covered tightly.

* Another key third-and-short was botched when Jones overthrew Markus Wheaton open at the Kansas City 46. But the Steelers pinned the Chiefs deep and the defense forced a punt.

* And then the deflected pick.

* Not Landry's fault, I get that, but it's that soft and catchable pass he throws that was bounced up into the air with the same velocity one gets out of a kicked balloon.

* Yet, it was the QB's fault in that the ball first bounced off a defensive linemen before getting the lucky balloon treatment off A.B.'s foot.

* Again, Mike Vick throws such an uncatchable ball, his lone interception was reserved for a Hail Mary.

* No one's buying this, I'm sure, but that's why my game plan in my preview was to throw deep and hand off to Bell. I didn't want to see bouncing balloons over the middle.

* The Chiefs took the ball following the turnover and drove for a touchdown. Right before the touchdown run, replay picked up a fumble at the goal line. Tomlin was criticized
all over the 'net for not calling for a replay. But there was no indication the Steelers had recovered -- from anyone on the field or from the abbreviated tape.

* It would've been foolish to put their second timeout at risk down 16-3 with 4:23 left in the third quarter.

* Criticism of the Rooney Rule wouldn't have been the only silly remark made on social media had Tomlin called for a replay there.

* Of course, the backup quarterback then wasted that second timeout on the following possession. You'll have that with backup quarterbacks, of course.

* But the backup quarterback then took the Steelers down the field to answer with a touchdown pass to Bryant. Just Landry being Landry I guess.

* The emotional defense forced a punt, but it was a 57-yard bomb that the ace return man danced his way for a 2-yard return.

* Yet, the Steelers roared back. Bell's 42-yard run behind Will Johnson on their weak-side counter put the Steelers in position to take the lead. Tamba Hali said no, with his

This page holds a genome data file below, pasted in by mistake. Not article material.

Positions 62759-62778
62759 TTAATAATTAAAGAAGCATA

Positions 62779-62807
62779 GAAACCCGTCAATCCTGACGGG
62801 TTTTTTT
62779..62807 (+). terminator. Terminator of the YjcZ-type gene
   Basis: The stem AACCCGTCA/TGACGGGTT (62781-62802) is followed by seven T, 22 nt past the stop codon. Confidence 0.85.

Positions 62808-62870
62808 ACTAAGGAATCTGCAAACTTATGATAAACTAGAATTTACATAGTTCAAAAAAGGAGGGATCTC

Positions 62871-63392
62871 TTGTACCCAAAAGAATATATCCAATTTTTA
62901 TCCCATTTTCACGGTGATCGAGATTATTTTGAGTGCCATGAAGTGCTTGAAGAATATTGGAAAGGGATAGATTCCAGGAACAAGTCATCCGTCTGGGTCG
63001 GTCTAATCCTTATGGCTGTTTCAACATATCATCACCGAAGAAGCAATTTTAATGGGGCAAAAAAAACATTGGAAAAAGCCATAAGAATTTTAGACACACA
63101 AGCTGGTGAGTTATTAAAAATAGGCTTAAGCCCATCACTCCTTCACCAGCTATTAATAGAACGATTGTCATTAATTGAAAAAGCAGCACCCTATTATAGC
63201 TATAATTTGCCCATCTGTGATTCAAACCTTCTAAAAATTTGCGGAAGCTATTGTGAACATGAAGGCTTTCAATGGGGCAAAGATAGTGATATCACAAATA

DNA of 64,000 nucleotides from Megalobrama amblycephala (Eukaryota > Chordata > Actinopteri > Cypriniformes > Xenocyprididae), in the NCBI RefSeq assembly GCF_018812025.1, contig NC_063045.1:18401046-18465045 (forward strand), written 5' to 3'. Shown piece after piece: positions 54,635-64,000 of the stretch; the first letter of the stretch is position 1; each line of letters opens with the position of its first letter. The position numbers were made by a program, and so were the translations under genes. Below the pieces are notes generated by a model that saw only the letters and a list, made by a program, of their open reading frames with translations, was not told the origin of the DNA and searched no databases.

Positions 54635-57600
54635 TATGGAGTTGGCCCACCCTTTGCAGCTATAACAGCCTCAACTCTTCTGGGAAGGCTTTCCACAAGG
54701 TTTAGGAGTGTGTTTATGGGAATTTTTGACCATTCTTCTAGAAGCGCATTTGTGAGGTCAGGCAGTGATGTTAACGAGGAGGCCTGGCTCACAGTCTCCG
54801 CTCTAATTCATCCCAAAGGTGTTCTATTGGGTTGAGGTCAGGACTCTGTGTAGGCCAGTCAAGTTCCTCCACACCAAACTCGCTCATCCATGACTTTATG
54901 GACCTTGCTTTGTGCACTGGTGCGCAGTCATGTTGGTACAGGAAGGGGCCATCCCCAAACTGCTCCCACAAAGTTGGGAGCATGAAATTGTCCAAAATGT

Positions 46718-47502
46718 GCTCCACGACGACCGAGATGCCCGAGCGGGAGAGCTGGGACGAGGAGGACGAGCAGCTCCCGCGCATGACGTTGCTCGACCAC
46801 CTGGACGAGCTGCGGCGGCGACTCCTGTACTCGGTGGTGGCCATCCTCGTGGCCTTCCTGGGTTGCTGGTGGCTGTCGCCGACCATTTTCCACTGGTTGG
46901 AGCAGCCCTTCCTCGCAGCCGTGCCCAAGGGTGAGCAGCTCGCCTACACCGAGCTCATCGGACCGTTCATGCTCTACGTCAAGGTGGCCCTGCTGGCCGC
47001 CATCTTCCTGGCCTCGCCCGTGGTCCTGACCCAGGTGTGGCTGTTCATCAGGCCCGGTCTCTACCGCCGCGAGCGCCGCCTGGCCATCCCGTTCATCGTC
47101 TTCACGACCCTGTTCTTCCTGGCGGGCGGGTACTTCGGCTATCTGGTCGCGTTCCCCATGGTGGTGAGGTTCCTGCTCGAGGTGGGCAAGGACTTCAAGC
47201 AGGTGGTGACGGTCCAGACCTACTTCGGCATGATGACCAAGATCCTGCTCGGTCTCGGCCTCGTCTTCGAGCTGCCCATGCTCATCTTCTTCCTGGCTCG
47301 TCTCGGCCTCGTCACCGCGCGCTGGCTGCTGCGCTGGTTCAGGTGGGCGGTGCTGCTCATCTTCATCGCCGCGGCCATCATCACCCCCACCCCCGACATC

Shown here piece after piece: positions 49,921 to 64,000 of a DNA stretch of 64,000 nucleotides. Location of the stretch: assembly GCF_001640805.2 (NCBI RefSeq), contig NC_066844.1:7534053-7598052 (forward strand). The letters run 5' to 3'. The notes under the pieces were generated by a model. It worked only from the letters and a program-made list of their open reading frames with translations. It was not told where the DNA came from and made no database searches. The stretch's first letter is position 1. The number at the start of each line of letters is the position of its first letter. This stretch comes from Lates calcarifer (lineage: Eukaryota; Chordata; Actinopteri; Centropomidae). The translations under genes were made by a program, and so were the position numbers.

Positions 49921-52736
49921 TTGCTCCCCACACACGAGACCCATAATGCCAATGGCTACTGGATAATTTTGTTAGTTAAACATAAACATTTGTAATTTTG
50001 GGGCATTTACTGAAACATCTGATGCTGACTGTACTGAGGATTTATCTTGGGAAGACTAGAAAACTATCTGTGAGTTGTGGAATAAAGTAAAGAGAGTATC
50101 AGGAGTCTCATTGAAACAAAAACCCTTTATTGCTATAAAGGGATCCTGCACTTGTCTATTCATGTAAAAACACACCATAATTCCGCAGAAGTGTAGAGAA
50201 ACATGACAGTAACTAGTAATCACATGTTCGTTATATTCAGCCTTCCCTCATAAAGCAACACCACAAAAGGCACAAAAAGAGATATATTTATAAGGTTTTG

first of two critical sacks, and the field goal provided the Steelers' final points.

* As for the defense that missed tackles on two plays and is now being blamed for the loss, I believe the perfect third-and-4 pass to Travis Kelce, with the Steelers' best
coverage backer on him, just in front of the two deep safeties, took all the juice out of the unit. Sometimes the other team makes plays, too, and Alex Smith has made a few of them over the years.

* What this game showed me is that the Steelers continue to build depth. Brandon Boykin flashed a couple of times in reserve and this week I believe he'll be joined by Doran
Grant as backup cornerbacks. Robert Golden is playing well as a backup safety. The four outside linebackers are all productive and the reserve inside backers carried the load until Ryan Shazier returned. I wouldn't mind a bit more depth at defensive tackle -- particularly when McCullers is running deep in coverage -- but backup offensive tackle
Alejandro Villanueva fared will until the second Hali sack. The Steelers have depth at receiver, running back, fullback, the interior OL and I'm enjoying Xavier Grimble as a future hopeful at tight end.

* And then there's Landry. No, he doesn't need to be "let loose," but he's become serviceable. He's showing he can win games. He lost this one, and that's how it goes in the fishbowl of NFL quarterbacking, but even this loss will make him better.

* It's a team that continues to grow. And yesterday's loss won't sway me on that.